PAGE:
Erm... no

Or, in the words of Donald Knuth "Beware of bugs in the above code; I have only proved it correct, not tried it."

Most bugs have nothing to do with 'proof'

Try proofing a code against an API, against random input, agains other (buggy) modules, etc, etc That's the problem

Re:Research frustration (0)

Anonymous Coward | more than 3 years ago | (#35114104)

/Try proofing a code against an API, against random input, agains other (buggy) modules, etc, etc That's the problem./

I don't know; xmonad seems to be doing just fine at applying proof techniques to API code.

Re:Research frustration (0)

Anonymous Coward | more than 3 years ago | (#35115834)

XMonad is trivial compared to most real world applications. It's like 1000 lines of code and its domain is very well understood. Furthermore, there have been plenty of bugs in XMonad, and there are plenty of window managers, including those for OS X and Windows 7, that are just as stable and far more capable by default.

The vast majority of Haskell code is trivial garbage made by students without a clue. In fact, if it's on Hackage and it hasn't been made by either Credit Suisse or Galios, it's most likely crap that hasn't been tested or used by anyone other than the original author.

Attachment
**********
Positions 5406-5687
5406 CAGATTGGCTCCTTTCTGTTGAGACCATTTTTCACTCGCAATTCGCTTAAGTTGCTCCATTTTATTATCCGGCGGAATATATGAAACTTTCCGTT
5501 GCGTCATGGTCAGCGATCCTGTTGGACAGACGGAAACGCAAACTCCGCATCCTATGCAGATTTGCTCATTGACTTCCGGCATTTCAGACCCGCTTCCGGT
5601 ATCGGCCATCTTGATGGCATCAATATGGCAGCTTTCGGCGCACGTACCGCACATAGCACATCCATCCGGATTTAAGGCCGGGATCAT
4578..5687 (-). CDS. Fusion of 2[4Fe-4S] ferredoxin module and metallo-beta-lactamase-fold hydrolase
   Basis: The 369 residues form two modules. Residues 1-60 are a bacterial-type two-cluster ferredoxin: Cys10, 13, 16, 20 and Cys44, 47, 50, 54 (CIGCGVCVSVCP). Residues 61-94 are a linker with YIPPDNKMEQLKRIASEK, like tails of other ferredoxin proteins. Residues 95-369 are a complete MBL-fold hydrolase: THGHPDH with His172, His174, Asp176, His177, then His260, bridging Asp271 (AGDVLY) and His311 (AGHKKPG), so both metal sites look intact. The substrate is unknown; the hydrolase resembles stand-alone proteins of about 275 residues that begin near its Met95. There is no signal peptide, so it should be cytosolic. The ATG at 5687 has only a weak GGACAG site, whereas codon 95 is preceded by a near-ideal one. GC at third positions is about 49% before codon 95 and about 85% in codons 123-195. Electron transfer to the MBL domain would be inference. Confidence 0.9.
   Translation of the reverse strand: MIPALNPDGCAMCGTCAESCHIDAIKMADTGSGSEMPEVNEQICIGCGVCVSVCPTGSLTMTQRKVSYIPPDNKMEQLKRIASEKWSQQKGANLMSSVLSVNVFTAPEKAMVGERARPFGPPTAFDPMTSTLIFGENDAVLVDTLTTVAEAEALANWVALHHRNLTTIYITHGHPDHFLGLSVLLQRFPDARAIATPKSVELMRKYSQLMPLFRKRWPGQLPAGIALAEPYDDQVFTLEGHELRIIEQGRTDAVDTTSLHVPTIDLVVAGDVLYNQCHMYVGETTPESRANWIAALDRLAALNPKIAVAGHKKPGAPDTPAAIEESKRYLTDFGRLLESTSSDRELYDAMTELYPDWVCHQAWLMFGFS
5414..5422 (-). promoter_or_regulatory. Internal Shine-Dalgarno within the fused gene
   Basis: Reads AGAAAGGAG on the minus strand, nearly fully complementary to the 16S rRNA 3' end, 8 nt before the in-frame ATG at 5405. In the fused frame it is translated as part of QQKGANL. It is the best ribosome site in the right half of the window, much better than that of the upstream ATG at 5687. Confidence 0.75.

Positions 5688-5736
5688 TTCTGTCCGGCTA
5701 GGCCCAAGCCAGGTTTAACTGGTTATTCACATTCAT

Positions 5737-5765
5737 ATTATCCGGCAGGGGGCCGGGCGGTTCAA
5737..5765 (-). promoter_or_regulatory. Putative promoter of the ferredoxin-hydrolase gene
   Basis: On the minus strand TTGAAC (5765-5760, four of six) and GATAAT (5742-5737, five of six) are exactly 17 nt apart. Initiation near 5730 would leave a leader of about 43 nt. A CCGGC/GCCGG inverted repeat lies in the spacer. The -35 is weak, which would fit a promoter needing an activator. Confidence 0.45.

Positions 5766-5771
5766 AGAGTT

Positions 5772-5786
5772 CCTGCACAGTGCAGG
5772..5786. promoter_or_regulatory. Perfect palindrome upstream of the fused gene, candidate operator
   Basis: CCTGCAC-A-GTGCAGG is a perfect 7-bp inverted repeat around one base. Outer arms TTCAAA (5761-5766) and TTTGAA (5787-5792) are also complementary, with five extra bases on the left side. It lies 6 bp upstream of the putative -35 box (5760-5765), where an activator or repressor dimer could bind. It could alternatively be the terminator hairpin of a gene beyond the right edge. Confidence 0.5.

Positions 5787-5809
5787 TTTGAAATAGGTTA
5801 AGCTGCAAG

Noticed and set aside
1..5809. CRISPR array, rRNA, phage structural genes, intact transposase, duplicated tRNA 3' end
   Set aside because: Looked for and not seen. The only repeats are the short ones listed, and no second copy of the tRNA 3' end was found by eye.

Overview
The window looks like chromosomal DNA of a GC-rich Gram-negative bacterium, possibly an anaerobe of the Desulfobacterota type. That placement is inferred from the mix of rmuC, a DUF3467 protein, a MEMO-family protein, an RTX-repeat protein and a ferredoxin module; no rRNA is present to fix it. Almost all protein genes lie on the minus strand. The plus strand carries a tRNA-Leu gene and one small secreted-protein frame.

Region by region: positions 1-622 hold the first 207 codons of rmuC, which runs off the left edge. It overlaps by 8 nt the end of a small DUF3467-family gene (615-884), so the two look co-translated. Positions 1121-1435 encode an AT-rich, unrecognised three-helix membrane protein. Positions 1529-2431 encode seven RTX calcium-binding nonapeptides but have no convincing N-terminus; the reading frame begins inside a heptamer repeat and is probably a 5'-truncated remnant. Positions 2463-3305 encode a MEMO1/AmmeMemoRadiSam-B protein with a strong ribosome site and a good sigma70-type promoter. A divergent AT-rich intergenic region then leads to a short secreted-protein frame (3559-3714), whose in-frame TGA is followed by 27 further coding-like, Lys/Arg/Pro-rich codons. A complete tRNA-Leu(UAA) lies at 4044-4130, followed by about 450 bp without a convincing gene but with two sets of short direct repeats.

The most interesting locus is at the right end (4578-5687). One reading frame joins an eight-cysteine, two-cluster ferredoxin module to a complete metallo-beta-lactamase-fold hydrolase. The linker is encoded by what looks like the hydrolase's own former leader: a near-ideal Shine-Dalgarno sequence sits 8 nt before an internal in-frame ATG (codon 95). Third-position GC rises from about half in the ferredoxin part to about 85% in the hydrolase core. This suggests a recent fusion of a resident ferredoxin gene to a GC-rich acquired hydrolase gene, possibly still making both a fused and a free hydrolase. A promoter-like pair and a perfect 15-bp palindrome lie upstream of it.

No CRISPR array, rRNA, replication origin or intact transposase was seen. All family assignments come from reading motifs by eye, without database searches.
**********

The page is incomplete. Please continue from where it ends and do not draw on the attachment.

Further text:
Probably used the passwords (1)

gil.i.hauer (1456433) | more than 3 years ago | (#35112540)

... that we're hacked from PlentyOfFish a little while ago!

Re:Probably used the passwords (0)

Anonymous Coward | more than 3 years ago | (#35112640)

passwords that we are hacked?

retard.

Re:Probably used the passwords (0)

Anonymous Coward | more than 3 years ago | (#35112984)

Just what I was thinking. I had to read the stupid post four times to finally figure out what he meant.

National Security Threat OMG (0)

Nimey (114278) | more than 3 years ago | (#35112552)

Time to break out the illegal wiretaps and ignore the 4th amendment some more.

Motives? (1)

Sporkinum (655143) | more than 3 years ago | (#35112594)

Motives included unlawful financial gain? That's amusing!

Re:Motives? (0)

Anonymous Coward | more than 3 years ago | (#35112660)

Why so?

Are you suggesting the stock exchange is intrinsically unlawful financial gain?

You need to refresh your definition of 'unlawful.'

Re:Motives? (1)

HiThere (15173) | more than 3 years ago | (#35113334)